Council highlights cost of Battersea Park racing car deal cancellation

A London council is counting the cost to its flagship park after a lucrative five-year deal to host electric care racing was ditched before the council went head to head with campaigners in court.

Image: Formula E
Image: Formula E

Wandsworth Council's Battersea Park, which hosted its first race last year, was hoping to hold the annual race for five years in total. Around 60,000 spectators descend on the park for the race.

The deal meant £200,000 for each race would be ploughed into upkeep of the 85ha park, totalling £1m over the five-year term of the agreement.

But after a bruising campaign from a local action group the racing company, Formula E, agreed last month to pull out of the venue after this year's race in early July.

Battersea Park Action Group had threatened to go to court to challenge the council's right to rent the park out for the race.

But the action was withdrawn after the group reached agreement with Formula E not to use the park. Wandsworth Council was not involved in the talks.

A council spokesman said: "We were not party to the recent agreement between the protesters and Formula E. But we felt we had a strong case and would have been happy and keen to go to court.

"We wanted to establish our legal powers to stage events in Battersea Park. Unfortunately the case didn't make it to court, but we would have defended the case very robustly."

He pointed out a similar case last week, when Judges dismissed a High Court challenge from residents to stop Haringey Council allowing a music festival to go ahead in Finsbury Park.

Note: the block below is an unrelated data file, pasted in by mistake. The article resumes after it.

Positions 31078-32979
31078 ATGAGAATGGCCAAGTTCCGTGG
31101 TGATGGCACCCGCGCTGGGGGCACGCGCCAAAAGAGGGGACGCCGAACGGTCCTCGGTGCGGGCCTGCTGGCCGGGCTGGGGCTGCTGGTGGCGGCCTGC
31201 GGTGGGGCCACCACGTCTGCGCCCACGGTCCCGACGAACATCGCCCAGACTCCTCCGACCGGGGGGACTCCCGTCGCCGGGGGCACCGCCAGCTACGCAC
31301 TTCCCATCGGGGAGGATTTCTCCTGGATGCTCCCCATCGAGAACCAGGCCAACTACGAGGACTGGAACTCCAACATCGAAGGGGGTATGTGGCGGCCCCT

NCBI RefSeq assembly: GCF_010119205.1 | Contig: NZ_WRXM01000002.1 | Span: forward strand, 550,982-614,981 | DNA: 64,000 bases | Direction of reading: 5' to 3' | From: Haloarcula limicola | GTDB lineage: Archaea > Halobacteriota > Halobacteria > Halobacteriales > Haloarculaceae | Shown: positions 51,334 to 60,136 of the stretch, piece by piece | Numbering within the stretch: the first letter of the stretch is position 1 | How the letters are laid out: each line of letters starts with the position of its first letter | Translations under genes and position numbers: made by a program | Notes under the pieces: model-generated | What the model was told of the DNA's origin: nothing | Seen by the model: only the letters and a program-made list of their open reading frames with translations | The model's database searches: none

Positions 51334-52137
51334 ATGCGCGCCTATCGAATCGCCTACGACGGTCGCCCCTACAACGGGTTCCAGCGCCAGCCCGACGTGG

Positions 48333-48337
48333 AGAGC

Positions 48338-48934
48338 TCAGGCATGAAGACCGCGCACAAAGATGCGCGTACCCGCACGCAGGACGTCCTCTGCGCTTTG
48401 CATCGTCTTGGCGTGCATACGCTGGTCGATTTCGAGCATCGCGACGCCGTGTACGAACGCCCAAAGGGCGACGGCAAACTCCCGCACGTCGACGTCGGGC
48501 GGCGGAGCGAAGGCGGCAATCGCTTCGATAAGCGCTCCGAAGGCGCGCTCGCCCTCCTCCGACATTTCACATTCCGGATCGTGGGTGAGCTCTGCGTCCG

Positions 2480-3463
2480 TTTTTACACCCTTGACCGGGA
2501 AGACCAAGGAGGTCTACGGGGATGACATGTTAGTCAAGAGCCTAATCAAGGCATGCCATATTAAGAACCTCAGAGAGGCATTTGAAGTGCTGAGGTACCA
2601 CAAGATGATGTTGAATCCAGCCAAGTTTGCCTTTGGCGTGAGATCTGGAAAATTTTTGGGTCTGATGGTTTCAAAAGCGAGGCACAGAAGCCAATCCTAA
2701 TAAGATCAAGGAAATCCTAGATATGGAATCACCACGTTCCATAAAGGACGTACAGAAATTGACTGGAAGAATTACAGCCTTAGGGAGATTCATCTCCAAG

The Wandsworth spokesman said: "This is the exactly the same argument the Battersea park campaigners were relying on."

He insisted all of the money would have been "ring-fenced" for Battersea Park and that damage from last year's inaugural race was little more than "one or two minor branches snapped".

He pointed out claims made by some protesters the park has been 'vandalised and desecrated' were completely groundless.

Of the £400,000 so far gained, for hosting the two races, cash had gone on general upkeep, planting and improving river walls.

"Park maintenance won't suffer without this extra income. But it but means we wont have as much money to do some of the bigger improvement schemes we might have hoped for."

He added: "It's a shame: we are at a moment in the history of local government when it is under the most financial pressure it has been for a whole generation. The races would have been good for the park and council tax payers."

A statement released by Wandsworth said: "Maximising income from external sources through the careful and considered use of the assets we manage helps keep council tax bills to a minimum, which is hugely important to hard pressed families, pensioners and others in our community on low and fixed incomes."

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